Sometimes you may need to leave certain files unversioned. These can be VCS administration files, artifacts of utilities, backup copies, and so on. You can ignore files through IntelliJ IDEA, and the IDE will not suggest adding them to Git and will highlight them as ignored.

You can only ignore unversioned files, that is, files that you see in the Unversioned Files changelist. If a file is added to Git but not committed, you can right-click it in the Changes view and choose Rollback.

Git lets you list ignored file patterns in two kinds of configuration files:

  • .git/info/exclude file.

    Patterns listed in this file only apply to the local copy of the repository.

    This file is created automatically when you initialize or check out a Git repository.

  • One or more .gitignore files in the VCS root directory and its subdirectories.

    These files are checked into the repository so that the ignore patterns in them are available to the entire team. Therefore, it is the most common place to store the ignored file patterns.

    If there is no .gitignore file in the VCS root directory, you can right-click anywhere in the Project tool window, choose New | File, and type .gitignore in the New File dialog.

Add files to .gitignore or .git/info/exclude

  1. Decide what kind of Git configuration file you are going to use to ignore files. If in doubt, use .gitignore.

  2. Locate the unversioned file or folder you want to ignore in the Changes view or in the Project tool window. File colors in these views help you identify the status of the file.

  3. Right-click the selection and choose Git | Add to .gitignore or Git | Add to .git/info/exclude.

    File colors in these views help you identify the status of the file.

If you need to exclude files by a certain pattern or type, you can edit the .gitignore or .git/info/exclude file directly. See .gitignore patterns format.

Add a remote repository

If you created a Git repository based on local sources, you need to add a remote repository to be able to collaborate on your Git project, as well as to eliminate the risks of storing your whole codebase locally. You push changes to a remote repository when you need to share your work and pull data from it to integrate changes made by other contributors into your local repository version.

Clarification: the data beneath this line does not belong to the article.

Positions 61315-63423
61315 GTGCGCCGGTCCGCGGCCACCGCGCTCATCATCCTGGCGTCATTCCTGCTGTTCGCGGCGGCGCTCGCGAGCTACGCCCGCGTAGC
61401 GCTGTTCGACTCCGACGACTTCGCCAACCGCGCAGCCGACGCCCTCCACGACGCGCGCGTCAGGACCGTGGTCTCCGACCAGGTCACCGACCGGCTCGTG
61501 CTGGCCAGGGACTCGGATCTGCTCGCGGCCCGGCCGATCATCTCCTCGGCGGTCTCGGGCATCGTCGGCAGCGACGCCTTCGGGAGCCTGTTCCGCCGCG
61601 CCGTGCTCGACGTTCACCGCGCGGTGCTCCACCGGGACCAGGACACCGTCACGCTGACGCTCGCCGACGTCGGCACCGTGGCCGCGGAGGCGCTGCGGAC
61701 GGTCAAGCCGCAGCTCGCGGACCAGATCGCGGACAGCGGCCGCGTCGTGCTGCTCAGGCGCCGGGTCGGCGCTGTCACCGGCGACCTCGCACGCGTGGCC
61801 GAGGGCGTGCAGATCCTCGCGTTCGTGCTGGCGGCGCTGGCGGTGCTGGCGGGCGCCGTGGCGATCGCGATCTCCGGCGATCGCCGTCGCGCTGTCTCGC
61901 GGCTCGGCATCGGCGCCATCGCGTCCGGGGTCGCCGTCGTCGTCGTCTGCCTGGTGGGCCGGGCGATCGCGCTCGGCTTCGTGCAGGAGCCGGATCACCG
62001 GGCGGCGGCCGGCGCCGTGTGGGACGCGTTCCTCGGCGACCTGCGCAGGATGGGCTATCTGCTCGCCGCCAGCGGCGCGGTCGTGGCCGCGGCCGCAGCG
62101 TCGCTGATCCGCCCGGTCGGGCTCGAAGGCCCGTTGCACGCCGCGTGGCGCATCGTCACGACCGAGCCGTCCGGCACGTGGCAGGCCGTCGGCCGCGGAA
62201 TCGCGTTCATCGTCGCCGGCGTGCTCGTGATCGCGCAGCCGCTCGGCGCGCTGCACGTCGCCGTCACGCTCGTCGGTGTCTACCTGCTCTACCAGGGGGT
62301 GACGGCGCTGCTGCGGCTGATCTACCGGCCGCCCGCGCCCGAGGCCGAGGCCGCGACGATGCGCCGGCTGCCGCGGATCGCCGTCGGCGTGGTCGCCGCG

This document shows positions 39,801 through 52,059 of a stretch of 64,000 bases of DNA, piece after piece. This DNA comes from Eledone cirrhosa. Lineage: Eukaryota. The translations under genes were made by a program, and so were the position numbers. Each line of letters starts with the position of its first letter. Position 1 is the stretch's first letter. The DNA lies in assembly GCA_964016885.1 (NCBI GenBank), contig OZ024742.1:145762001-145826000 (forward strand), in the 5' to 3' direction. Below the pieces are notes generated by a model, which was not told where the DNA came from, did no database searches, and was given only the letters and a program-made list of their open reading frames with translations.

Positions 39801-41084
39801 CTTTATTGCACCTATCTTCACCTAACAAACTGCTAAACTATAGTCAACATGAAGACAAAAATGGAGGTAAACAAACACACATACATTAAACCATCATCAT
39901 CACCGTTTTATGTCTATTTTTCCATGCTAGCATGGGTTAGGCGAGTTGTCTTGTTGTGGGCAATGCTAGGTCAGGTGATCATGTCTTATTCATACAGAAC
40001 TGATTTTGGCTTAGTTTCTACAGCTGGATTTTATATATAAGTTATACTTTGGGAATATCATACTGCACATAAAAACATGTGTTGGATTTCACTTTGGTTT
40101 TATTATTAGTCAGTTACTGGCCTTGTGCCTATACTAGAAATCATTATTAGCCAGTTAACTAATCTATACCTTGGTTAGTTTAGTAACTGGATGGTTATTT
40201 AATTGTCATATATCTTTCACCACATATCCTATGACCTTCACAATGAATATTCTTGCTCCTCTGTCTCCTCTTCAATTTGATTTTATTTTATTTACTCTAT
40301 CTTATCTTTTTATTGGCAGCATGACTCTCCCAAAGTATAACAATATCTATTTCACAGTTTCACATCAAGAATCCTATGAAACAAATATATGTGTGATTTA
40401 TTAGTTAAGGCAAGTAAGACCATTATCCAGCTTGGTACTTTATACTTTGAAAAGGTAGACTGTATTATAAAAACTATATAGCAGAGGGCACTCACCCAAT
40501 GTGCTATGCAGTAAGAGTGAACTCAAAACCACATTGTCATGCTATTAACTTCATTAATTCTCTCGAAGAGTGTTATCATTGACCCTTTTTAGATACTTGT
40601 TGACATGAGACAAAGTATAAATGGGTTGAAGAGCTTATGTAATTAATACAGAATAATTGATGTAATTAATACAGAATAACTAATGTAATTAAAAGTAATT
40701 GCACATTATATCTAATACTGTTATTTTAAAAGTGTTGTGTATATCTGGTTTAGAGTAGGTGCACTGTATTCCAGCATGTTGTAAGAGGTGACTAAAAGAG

If you have cloned a remote Git repository, for example, from GitHub, the remote is configured automatically, and you do not have to specify it when you want to sync with it. The default name Git gives to the remote you've cloned from is origin.

For more information about sharing project settings for different project formats, refer to Share project settings through VCS.

Define a remote

  1. Create an empty repository on any Git hosting, such as Bitbucket or GitHub. You can create a repository on GitHub without leaving IntelliJ IDEA: see Share a project on GitHub.

  2. Invoke the Push dialog when you are ready to push your commits by selecting Git | Push from the main menu, or press Ctrl+Shift+K.

  3. In the dialog that opens, specify the remote name and the URL where it will be hosted, and click OK.

Add a second remote

In some cases, you also need to add a second remote repository. This may be useful, for example, if you have cloned a repository that you do not have write access to and are going to push changes to your own fork of the original project. Another common scenario is that you have cloned your own repository, which is somebody else's project fork, and you need to synchronize with the original project and fetch changes from it.

  1. In the main menu, go to Git | Manage Remotes. The Git Remotes dialog will open.

  2. Click the Add add button on the toolbar or press Alt+Insert.

  3. In the dialog that opens, specify the remote name and URL and click OK.

Learn more from this video:

Set passwords for Git remotes

Every time you interact with a remote Git repository (for example, during a pull, update, or push operation), it requires authorization. You can configure IntelliJ IDEA to remember your passwords so that you do not have to specify your credentials each time authorization is required.

Configure a password policy

  1. In the Settings dialog Ctrl+Alt+S, select Appearance and Behavior | System Settings | Passwords on the left.

  2. Select how you want IntelliJ IDEA to process passwords for Git remote repositories:

    • In native Keychain: select this option to use native Keychain to store your passwords. This setting is only available for macOS and Linux.

    • In KeePass: select this option to use the KeePass password manager to store your passwords. When you use the KeePass password manager, a master password will be used to access the file that stores individual passwords. Once IntelliJ IDEA remembers your passwords, it will not ask for them unless you need to access the password database. Enter the password that will be used to access the c.kdbx file in the MasterPassword field.

      You can change the default location of the c.kdbx file in the Database field.

      To import a c.kdbx file, click the Settings icon and select Import from the drop-down menu or click the Browse button and specify the path to a local file containing your passwords.

      If you want to remove the existing passwords from the database, select Clear.

    • Do not save, forget passwords after restart: select this option if you want your passwords to be reset after you close IntelliJ IDEA.

Last modified: 01 July 2024